In the summer of 1914, the military intelligence unit of Orthodox Slavic Serbia organized a large conspiracy to assassinate the heir to the Austro-Hungarian throne, the Archduke Franz-Ferdinand. In response, Vienna demanded a role in punishing the guilty. Serbia acceded to most Austro-Hungarian demands but turned that down. Vienna declared war on Belgrade.
Czar Nicholas II then felt bound to declare war on Austro-Hungary. The German General Staff leapt at this chance to go to war with fast-growing Russia sooner rather than later and overrode the misgivings of Nicholas’s first cousin Kaiser Wilhelm II. Under the Schlieffen plan, Germany’s route to winning a two-front war was to invade France through neutral Belgium and quickly take Paris while letting the slower-moving Russians invade East Prussia, then, after neutralizing France, wheel to crush Russia. But howls of pain from East Prussian aristocrats led Berlin to pull some units out of the attack on Paris. The Germans battered the Russian invaders, but French reconnaissance aircraft noticed the gap in the German armies and the Paris reserve was rushed in taxicabs to victory at the Marne, which led to four years of trench warfare on the Western Front.
Two of the Czar’s advisers dissented from declaring war on Austria-Hungary, the Siberian holy man Rasputin (who foresaw nothing but blood for Russian peasants) and the distinguished reformist technocrat Count Witte. The memoirs of the pro-war French ambassador to St. Petersburg, the intriguingly named Maurice Paléologue, offer some insight into their views.
Saturday, September 12, 1914.
The Marne victory is hailed as a deliverance in all Russian social circles. Congratulations are pouring in to the Embassy. But the recent disaster at Soldau and disquieting rumours in the last two days as to the course of the great battle in progress in … East Prussia are casting a general gloom over men’s minds and rendering them almost indifferent to the brilliant successes in Galicia. And even if the public pays a generous tribute to the heroism of the French army and General Joffre’s skill in manoeuvre, it does not fail to add that if it were not for the terrible hecatomb of Soldau the Germans would now be in Paris.
Rasputin has recovered from his wound and has returned to Petrograd. It has been easy for him to prove that his recovery is striking proof of divine protection.
When he speaks of the war it is only in veiled, ambiguous, and apocalyptic terms, and the conclusion is drawn that he does not approve of it and anticipates great misfortunes.
Rasputin was right.
Someone else has just come back to Petrograd on whose return I have equally little cause to congratulate myself, as he has done nothing but give vent to lugubrious prophecies since his arrival—I mean Count Witte, who was at Biarritz when war broke out. He called on me the day before yesterday.
… As an excuse for his visit he reminded me of our meeting in Paris in the autumn of 1905, and at once, without any preliminaries, opened a discussion, head erect, eyes fixed on me, and his speech firm, precise, and slow:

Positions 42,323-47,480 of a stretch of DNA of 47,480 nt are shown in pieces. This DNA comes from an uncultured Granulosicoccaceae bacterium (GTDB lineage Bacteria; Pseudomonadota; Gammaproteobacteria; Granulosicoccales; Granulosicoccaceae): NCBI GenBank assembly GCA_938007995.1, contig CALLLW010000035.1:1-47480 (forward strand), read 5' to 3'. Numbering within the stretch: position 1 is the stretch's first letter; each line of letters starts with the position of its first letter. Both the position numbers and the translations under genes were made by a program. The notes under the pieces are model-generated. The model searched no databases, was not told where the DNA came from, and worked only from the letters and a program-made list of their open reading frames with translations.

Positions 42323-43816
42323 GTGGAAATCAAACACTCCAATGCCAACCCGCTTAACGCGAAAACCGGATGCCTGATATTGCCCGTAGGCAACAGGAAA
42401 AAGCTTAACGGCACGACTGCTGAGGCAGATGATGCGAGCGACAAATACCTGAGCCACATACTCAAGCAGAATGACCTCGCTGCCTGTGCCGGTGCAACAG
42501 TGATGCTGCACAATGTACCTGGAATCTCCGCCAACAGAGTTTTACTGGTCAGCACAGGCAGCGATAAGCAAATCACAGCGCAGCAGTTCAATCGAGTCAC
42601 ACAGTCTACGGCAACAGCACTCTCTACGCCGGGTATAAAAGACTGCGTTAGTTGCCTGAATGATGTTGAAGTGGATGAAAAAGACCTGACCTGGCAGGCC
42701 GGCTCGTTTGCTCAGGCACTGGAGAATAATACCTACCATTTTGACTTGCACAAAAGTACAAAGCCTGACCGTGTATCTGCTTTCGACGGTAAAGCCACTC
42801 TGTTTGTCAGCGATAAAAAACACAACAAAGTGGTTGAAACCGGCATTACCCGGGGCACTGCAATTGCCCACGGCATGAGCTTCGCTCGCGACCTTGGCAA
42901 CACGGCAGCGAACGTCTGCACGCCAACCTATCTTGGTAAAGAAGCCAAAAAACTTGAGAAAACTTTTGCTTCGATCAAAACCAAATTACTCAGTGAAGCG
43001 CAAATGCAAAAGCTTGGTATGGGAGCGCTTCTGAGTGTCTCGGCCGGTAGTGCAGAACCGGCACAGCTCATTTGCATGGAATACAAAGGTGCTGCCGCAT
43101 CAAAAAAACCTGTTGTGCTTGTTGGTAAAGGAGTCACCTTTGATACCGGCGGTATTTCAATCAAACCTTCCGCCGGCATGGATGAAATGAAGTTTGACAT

“This war’s madness,” he said. “It has been forced on the Tsar’s prudence by stupid and short-sighted politicians. It can only have disastrous results for Russia. France and England alone can hope to derive any benefit from victory. . . . and, anyhow, a victory for us seems to me highly questionable.”
[Paléologue:] “Of course the benefits to be derived from this war—as from any other war—depend upon victory. But I presume that if we are victorious Russia will get her share, and a large share, of the advantages and rewards. . . . After all, forgive me for reminding you that if the world is now on fire it is in a cause which interested Russia first and foremost, a cause which is eminently the Slav cause and did not affect either France or England.”
[Witte:] “No doubt you’re referring to our prestige in the Balkans, our pious duty to protect our blood brothers, our historic and sacred mission in the East? Why, that’s a romantic, old-fashioned chimæra. No one here, no thinking man at least, now cares a fig for these turbulent and vain Balkan folk who have nothing Slav about them and are only Turks christened by the wrong name. We ought to have let the Serbs suffer the chastisement they deserved. What did they care about their Slav brotherhood when their King Milan made Serbia an Austrian fief? So much for the origin of this war! Now let’s talk about the profits and rewards it will bring us. What can we hope to get? An increase of territory. Great Heavens! Isn’t His Majesty’s empire big enough already? Haven’t we in Siberia, Turkistan, the Caucasus, Russia itself, enormous areas which have not yet been opened up? . . . Then what are the conquests they dangle before our eyes?
[Witte:] “East Prussia? Hasn’t the Emperor too many Germans among his subjects already? Galicia? It’s full of Jews! Besides, the moment we annex Austria and Prussia’s Polish territories we shall lose the whole of Russian Poland. Don’t you make any mistake: when Poland has recovered her territorial integrity she won’t be content with the autonomy she’s been so stupidly promised. She’ll claim —and get—her absolute independence. What else have we to hope for? Constantinople, the Cross on Santa Sophia, the Bosphorus, the Dardanelles? It’s too mad a notion to be worth a moment’s consideration! And even if we assume a complete victory for our coalition—the Hohenzollerns and Hapsburgs reduced to begging for peace and submitting to our terms—it means not only the end of German domination but the proclamation of republics throughout Central Europe. That means the simultaneous end of Tsarism! I prefer to remain silent as to what we may expect on the hypothesis of our defeat.”